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Another of Abuela Leo's bracelets

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Liked & Loved recently91956 of 97946UNIQUE VERY OLD LAMP ***ANY INFO???NOS Charmin TP rolls
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Posted 3 years ago

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Esther110
(134 items)

This is a silver damascene bracelet brought back by my dad from his tour of duty in Vietnam.
It's beautiful, and going to be repaired by a jeweler as soon as I can afford it... :P

Comments

  1. Agram.m Agram.m, 3 years ago
    Is it not a Siam silver bracelet?
  2. Esther110 Esther110, 3 years ago
    Yes, Agram, it could very well be. My father visited Thailand while there, so it is very possible.
    Thank you! :)
  3. Agram.m Agram.m, 3 years ago
    It looks, as I can see it because the picture is not so very clear, Siam silver because Damascene comes from Toledo, Spain so th first option is more understandable since your father traveled in the far East.
  4. Esther110 Esther110, 3 years ago
    Agram, damascene is the technique, and can come from many places. This one in particular comes from Thailand (or nearby). If you look at my recent posts, I have Toledo gold, or Toledo damascene jewelry also.
    This is definitely not Toledan.
  5. Esther110 Esther110, 3 years ago
    From wiki:
    Damascening is the art of inlaying different metals into one another—typically, gold or silver into a darkly oxidized steel background—to produce intricate patterns similar to niello. The English term comes from a perceived resemblance to the rich tapestry patterns of damask silk.
    The technique has a long history in Japan, where it was used to decorate katana fittings, particularly tsuba. Known as zougan in Japanese, it has developed its own subset of terms to describe the particular patterns, although "shippou-zougan" is an enamelling technique which most Westerners would consider closer to champlevé.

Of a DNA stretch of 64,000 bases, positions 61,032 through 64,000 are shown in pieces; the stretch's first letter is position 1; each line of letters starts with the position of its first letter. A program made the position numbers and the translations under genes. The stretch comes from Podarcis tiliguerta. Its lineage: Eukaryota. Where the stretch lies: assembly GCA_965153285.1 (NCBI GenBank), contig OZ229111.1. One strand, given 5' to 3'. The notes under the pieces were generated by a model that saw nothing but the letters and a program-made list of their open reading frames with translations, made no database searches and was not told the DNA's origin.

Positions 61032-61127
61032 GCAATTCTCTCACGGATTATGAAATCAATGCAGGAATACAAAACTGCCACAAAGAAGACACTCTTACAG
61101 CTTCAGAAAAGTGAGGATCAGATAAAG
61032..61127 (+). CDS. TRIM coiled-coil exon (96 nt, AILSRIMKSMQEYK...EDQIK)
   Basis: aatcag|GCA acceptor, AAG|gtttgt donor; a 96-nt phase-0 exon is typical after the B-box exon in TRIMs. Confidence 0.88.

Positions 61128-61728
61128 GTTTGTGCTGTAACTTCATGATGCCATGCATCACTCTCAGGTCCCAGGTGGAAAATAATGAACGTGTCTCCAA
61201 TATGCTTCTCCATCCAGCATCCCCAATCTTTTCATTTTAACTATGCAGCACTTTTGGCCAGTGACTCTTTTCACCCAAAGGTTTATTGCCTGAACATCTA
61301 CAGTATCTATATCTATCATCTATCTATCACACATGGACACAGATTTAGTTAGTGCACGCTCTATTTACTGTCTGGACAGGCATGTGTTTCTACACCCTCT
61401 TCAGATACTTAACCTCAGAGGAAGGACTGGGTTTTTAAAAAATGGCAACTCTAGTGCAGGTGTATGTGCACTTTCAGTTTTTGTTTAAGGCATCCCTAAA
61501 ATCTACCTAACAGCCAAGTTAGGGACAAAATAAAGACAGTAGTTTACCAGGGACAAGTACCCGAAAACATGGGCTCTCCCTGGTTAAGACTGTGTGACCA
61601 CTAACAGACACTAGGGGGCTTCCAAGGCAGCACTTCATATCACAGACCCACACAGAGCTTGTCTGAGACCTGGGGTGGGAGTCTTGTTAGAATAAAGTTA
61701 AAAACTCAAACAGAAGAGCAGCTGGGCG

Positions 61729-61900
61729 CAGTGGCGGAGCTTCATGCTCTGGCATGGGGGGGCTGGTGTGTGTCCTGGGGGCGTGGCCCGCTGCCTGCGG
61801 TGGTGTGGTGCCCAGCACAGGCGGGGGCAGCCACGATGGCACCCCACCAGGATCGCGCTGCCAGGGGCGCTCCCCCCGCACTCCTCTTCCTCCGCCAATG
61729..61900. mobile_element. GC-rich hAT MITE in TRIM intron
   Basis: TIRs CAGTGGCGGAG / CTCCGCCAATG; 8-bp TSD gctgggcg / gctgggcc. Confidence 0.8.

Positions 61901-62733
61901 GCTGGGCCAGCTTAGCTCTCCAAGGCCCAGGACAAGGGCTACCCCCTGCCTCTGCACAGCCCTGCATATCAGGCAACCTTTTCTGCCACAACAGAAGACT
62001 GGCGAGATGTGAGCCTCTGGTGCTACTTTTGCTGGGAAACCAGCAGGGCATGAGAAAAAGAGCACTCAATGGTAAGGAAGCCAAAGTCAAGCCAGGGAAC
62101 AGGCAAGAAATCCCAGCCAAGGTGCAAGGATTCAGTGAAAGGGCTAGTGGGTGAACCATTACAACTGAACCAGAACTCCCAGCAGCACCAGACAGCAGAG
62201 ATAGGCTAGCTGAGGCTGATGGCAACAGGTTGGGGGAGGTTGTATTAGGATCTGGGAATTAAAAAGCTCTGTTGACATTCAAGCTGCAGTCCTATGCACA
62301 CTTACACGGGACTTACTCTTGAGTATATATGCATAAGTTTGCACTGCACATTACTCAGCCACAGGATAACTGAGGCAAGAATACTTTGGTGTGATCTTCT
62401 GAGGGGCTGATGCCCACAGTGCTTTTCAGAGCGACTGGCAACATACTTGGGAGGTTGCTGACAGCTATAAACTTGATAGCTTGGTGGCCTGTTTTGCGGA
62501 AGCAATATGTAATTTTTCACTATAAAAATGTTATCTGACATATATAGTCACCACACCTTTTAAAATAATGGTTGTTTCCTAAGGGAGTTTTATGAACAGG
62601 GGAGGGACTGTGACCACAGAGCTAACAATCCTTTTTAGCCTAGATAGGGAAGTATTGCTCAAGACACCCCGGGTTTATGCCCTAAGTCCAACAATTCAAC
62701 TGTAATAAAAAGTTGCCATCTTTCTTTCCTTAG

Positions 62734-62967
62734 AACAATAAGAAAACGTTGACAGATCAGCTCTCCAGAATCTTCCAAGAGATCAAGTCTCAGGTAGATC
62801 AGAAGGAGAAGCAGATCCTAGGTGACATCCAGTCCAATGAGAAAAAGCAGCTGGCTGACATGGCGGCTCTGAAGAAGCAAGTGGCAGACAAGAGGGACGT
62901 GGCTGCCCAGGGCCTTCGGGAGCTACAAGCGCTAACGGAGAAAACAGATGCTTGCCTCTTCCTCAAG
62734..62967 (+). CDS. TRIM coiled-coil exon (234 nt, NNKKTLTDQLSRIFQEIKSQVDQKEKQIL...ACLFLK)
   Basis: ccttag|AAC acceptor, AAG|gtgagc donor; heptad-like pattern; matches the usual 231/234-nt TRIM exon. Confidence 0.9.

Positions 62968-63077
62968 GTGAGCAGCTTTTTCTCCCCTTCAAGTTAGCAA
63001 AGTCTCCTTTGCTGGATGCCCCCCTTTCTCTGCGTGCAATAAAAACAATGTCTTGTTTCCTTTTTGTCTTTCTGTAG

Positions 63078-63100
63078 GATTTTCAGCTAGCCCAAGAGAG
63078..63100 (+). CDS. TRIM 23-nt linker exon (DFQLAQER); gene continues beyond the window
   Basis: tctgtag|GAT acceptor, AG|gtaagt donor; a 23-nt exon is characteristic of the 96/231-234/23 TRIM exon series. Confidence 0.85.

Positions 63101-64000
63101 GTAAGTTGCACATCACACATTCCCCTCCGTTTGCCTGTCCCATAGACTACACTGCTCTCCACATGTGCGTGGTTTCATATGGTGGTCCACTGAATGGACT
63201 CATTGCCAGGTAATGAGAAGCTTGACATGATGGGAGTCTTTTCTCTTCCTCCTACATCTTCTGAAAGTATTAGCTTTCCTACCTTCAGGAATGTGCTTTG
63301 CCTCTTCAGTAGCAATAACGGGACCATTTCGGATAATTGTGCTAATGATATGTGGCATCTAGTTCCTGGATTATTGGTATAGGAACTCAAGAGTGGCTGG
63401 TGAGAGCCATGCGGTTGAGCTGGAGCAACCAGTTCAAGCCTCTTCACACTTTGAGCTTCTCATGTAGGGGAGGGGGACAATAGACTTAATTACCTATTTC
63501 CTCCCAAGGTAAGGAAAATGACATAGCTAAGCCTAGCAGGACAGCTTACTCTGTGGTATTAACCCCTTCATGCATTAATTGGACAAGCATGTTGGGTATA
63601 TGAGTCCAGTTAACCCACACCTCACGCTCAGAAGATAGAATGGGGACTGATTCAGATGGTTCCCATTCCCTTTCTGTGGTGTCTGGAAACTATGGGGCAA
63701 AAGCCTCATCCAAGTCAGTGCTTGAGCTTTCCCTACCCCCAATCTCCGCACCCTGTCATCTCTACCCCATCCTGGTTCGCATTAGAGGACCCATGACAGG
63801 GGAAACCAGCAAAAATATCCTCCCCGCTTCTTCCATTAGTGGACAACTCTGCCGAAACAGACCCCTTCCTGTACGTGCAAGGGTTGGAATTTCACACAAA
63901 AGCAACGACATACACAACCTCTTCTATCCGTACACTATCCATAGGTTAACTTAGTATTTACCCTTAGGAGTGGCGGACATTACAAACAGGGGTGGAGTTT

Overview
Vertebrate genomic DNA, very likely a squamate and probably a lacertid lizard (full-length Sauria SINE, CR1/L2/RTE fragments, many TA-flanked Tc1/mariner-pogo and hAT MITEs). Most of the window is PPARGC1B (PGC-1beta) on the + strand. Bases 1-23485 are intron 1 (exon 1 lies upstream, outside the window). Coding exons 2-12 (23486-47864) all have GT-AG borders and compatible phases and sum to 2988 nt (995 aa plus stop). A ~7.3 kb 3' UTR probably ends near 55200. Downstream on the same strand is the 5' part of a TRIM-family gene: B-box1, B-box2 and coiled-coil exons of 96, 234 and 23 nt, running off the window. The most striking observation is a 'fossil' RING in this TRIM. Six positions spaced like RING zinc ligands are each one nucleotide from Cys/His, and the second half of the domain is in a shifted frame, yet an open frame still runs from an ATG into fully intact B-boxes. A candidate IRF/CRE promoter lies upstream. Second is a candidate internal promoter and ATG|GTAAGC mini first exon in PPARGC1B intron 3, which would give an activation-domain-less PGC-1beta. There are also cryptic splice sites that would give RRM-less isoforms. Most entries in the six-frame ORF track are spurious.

Damascened-inlay jewelry, especially of Japanese origin, is sometimes referred to as shakudo from the use of that alloy as the dark background.
    The technique of niello is also famously attested in prehistoric Greece. The earliest occurrence of damascening in the Aegean, from the Shaft Graves of Mycenae, dates to the latest Middle Bronze Age/Middle Helladic IIIB period (dagger Nu-304). Ultimately of Near Eastern provenance, the technique of inlaying silver/gold was adapted to suit Aegean taste and style.
    Cities that are known for a rich history in Damascening where the technique is still practiced are Toledo, Spain, and Kyoto, Japan.
  6. Agram.m Agram.m, 3 years ago
    Thanks Esther,

    As a lot of times on this sites I learned a lot in this case about Damascening juwelry.
  7. Esther110 Esther110, 3 years ago
    I agree Agram! This site is the best!!! :)
  8. Esther110 Esther110, 3 years ago
    Thanks for lovin' an' likin' SpunkysMom, vetraio50 and vintagemad!!!

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